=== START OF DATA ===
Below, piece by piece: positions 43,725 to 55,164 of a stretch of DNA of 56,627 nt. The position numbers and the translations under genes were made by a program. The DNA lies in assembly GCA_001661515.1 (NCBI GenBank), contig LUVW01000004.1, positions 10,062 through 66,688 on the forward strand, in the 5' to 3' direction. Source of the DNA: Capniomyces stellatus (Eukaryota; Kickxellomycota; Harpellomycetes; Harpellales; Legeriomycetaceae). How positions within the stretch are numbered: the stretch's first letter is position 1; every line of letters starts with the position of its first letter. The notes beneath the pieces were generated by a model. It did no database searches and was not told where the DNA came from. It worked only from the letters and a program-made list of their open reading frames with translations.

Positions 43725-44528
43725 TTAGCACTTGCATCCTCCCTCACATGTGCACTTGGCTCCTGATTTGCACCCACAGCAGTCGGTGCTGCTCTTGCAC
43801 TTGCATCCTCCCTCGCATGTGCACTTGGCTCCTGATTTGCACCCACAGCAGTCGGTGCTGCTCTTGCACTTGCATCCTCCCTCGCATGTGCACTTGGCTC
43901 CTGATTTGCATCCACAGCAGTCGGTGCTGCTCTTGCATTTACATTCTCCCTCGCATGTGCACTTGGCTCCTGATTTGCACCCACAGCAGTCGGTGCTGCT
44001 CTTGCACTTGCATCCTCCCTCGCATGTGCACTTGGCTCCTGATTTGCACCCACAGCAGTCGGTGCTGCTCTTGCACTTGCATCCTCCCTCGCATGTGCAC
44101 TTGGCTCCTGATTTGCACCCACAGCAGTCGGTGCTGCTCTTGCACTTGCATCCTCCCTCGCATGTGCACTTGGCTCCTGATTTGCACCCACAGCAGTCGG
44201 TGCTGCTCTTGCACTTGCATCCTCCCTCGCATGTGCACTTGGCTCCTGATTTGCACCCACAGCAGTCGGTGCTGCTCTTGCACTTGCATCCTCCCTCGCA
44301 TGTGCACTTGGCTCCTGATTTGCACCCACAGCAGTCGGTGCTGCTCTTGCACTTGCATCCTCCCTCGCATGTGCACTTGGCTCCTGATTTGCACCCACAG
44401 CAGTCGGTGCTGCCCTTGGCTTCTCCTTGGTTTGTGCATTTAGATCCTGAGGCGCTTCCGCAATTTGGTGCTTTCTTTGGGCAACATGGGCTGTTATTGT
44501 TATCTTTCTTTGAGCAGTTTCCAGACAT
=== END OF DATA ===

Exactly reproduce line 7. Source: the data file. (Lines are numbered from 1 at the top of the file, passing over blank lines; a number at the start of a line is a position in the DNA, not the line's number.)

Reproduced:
44101 TTGGCTCCTGATTTGCACCCACAGCAGTCGGTGCTGCTCTTGCACTTGCATCCTCCCTCGCATGTGCACTTGGCTCCTGATTTGCACCCACAGCAGTCGG